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Deadly Florida Storms; Britain Confirms Lethal H5N1 Bird Flu Strain on Turkey Farm in Suffolk

Aired February 3, 2007 - 07:59   ET


T.J. HOLMES, CNN ANCHOR: From the CNN Center in Atlanta, hello to you all.
I'm T.J. Holmes.

And live in Lady Lake, Florida, for us this morning is Soledad O'Brien.

Soledad, good morning to you.

SOLEDAD O'BRIEN, CNN ANCHOR: Hey, T.J. Good morning to you.

We're live in central Florida. Lady Lake is the town we're in. And as you can see, the home behind me is indicative of a lot of the damage here, absolutely blown completely apart as that tornado or a series of tornadoes came in.

It really started kind of down that way, went east -- from the west, heading to the east. Blew right across here. Kind of skipped over the highway.

Now, I want to show you back here. This is actually kind of the back of the house. The driveway is over there.

The bedrooms were in the back. Lucky for the people who were here, because as much as they collapsed, they were able to survive. The bedrooms were here on this side, though. As you can see, everything else, the family room, the kitchen, absolutely a disaster, just completely crumbled.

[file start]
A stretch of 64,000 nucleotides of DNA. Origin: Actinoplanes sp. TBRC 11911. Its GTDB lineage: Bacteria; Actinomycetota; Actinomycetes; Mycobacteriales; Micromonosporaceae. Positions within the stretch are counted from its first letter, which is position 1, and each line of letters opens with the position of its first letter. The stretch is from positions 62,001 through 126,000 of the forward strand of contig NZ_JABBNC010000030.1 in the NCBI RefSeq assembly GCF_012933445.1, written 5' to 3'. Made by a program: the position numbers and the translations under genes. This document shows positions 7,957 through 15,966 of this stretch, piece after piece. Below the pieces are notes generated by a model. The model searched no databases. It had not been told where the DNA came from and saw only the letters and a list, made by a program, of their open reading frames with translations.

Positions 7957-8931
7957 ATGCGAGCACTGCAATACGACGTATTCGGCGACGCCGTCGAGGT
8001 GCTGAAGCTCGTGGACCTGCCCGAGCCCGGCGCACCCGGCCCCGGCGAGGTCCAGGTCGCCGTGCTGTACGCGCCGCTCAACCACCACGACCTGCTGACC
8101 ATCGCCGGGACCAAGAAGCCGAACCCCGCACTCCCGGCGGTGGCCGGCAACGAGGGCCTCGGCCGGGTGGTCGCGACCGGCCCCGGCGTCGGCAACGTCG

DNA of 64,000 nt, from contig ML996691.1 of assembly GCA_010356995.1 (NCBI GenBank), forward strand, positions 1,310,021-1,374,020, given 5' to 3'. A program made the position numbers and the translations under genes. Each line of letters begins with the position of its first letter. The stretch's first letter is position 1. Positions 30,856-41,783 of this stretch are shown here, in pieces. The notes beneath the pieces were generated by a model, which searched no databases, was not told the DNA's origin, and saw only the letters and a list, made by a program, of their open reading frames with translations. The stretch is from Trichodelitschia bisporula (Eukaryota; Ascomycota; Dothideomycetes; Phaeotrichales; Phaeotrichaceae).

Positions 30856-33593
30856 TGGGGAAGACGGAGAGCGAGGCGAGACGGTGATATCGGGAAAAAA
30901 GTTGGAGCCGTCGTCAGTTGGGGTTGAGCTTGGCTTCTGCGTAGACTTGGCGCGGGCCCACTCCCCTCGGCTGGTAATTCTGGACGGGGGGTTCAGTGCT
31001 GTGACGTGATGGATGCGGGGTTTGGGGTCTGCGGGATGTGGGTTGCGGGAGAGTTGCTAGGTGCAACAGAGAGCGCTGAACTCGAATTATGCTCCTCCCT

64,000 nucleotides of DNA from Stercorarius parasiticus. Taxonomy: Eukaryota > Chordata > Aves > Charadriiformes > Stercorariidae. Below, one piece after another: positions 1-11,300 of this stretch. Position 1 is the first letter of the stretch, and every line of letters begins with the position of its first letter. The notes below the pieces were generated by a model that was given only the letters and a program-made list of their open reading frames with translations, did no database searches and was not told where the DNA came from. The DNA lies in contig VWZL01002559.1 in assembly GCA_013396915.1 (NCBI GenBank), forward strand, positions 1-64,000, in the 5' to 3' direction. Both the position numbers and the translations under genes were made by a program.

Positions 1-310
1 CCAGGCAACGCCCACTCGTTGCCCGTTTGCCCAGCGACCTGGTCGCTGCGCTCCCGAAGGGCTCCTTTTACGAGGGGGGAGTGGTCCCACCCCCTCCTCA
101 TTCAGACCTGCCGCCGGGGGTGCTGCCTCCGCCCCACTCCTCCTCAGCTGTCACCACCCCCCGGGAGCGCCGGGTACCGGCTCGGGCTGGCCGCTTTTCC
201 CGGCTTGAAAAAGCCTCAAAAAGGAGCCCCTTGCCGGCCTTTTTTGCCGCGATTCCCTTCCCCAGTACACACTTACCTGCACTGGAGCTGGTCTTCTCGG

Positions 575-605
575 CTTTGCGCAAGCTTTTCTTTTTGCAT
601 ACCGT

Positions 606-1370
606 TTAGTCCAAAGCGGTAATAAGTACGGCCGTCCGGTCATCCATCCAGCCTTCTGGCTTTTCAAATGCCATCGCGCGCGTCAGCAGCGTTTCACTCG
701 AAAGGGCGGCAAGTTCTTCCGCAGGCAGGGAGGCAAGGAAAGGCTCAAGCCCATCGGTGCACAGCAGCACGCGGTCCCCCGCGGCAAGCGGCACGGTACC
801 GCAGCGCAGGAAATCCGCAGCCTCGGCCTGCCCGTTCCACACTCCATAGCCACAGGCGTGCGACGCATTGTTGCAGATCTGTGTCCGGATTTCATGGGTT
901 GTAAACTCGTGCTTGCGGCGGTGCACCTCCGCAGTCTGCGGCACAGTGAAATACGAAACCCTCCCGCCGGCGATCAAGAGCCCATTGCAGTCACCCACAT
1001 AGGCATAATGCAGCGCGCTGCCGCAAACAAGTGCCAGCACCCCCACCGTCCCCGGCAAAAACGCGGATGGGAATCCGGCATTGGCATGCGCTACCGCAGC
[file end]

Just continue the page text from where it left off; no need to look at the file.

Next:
We're going to update you on the situation here in Lady Lake and Lake County. And not too far away is Paisley as well. A significant number of people died there. And we'll tell you what's happening as the governor is going to be heading in just a little bit to talk about some of the services and the help that they'll be getting from the federal government straight ahead -- T.J.

HOLMES: All right, Soledad. We're certainly looking forward to your talk with the governor. We'll see you here in just a second.

Meanwhile, central Florida, of course, adding up the losses and lives and property in those deadly storms. And at least one tornado left destruction along a 70-mile area from the city of Lady Lake to the East Coast, really.